Over the years we have reported on numerous ‘speculative invoicing’ schemes where copyright holders demand money from alleged copyright infringers.
This includes hundreds of thousands of settlement offers that were sent to suspected pirates, but we have also seen similar threats against people who use copyrighted photos on their personal sites.
The issue with these schemes isn’t the fact that rightsholders are enforcing their copyrights. That’s something they are entitled to do. It’s often the aggressive and sometimes even extortion-like nature of the threats that’s problematic.
Yesterday, comedian “Ozzy Man Reviews” shared one of his recent experiences on this front. With millions of subscribers on YouTube, Facebook, and other social media, Ozzy Man has a dedicated following. But, it’s not just people interested in his entertaining videos keeping an eye on his work.
‘Pirated’ Chinchilla Clip
After posting a new compilation commenting on some ‘relaxing animals‘, the Aussie comedian received a notification from Facebook that the video had been removed after a copyright holder complained. As it turns out, the 20-second clip of a chilling chinchilla was the culprit here.
While there are fair use defenses for this type of video, the takedown request by itself is justified. However, there is more to the story.
The chinchilla clip was originally shot by Instagram user ompt_gram but the takedown request came from someone else. As it turns out, it is at least partly ‘owned’ by the Facebook page “Go Animals” and that page is operated by the digital video marketing outfit “Creative Stage”.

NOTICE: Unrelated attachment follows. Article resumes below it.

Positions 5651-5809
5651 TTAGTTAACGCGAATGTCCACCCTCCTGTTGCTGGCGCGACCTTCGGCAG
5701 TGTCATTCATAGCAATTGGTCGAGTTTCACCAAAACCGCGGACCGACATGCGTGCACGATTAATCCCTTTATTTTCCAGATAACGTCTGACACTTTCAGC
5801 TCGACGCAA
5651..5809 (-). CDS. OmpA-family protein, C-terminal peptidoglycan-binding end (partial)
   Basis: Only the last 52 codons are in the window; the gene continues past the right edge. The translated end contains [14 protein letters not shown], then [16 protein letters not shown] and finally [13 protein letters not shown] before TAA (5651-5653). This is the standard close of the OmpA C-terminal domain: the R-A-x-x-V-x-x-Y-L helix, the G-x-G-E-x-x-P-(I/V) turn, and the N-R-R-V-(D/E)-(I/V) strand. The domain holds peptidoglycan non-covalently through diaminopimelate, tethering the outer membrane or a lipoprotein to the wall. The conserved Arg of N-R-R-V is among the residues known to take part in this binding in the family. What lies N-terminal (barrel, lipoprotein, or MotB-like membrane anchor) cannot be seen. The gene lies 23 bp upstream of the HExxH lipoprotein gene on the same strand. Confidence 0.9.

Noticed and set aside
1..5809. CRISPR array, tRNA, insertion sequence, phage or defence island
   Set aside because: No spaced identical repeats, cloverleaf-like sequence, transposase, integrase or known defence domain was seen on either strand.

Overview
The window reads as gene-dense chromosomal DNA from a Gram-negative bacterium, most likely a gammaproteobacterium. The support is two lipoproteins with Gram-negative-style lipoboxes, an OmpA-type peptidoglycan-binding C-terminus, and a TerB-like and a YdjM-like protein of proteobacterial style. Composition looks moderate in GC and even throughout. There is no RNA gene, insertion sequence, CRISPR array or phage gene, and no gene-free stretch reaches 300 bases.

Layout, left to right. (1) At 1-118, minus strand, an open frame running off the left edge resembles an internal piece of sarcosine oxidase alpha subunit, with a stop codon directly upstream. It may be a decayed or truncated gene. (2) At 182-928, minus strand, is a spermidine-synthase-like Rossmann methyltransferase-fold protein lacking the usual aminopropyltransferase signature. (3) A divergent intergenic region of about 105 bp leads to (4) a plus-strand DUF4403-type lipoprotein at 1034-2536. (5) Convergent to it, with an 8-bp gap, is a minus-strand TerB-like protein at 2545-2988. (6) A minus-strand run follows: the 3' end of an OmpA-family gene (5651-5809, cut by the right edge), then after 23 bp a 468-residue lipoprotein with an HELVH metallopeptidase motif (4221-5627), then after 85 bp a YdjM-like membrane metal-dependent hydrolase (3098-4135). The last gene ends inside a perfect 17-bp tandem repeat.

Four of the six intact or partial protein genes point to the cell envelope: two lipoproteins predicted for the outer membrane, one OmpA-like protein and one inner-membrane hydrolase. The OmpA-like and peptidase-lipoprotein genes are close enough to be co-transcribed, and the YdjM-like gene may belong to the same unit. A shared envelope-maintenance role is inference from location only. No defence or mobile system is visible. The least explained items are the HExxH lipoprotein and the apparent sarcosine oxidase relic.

Because takedown requests on social media may eventually lead to heavy account penalties, Ozzy Man hoped to resolve the matter. The good news was that Creative Stage was also open to retract the claim, but at quite a steep price.
$10,000 to Retract Claim
“Your violation caused the company damages and in order to retract we demand to receive a monetary compensation of $10,000,” a representative from Creative Stage wrote back.
Needless to say, this wasn’t how Ozzy Man expected the release of his first video of the year to go.
“I immediately responded to the attorney representing Creation Stage/Go Animals and outlined that the amount they were asking for is unjustified. It’s very similar to Speculative Invoicing,” Ozzy Man informs TorrentFreak.
Creator Not Involved
While the comedian admits that he didn’t clear the rights, he points out that the original creator of the clip didn’t have a say either. This is not uncommon as many viral videos are ‘exploited’ by licensing companies.
“The person who originally shot the video should get a say. I think it’s unclear to many people submitting videos to licensing companies or Facebook publishers online that the company is also asking to be a rights manager or an ‘attorney-in-fact’ for their content,” Ozzy Man tells us.
Account at Risk
The comedian shared his frustration on Facebook and stressed that this takedown put his entire account at risk. However, he had no intention of paying $10,000 for a 20-second chinchilla clip.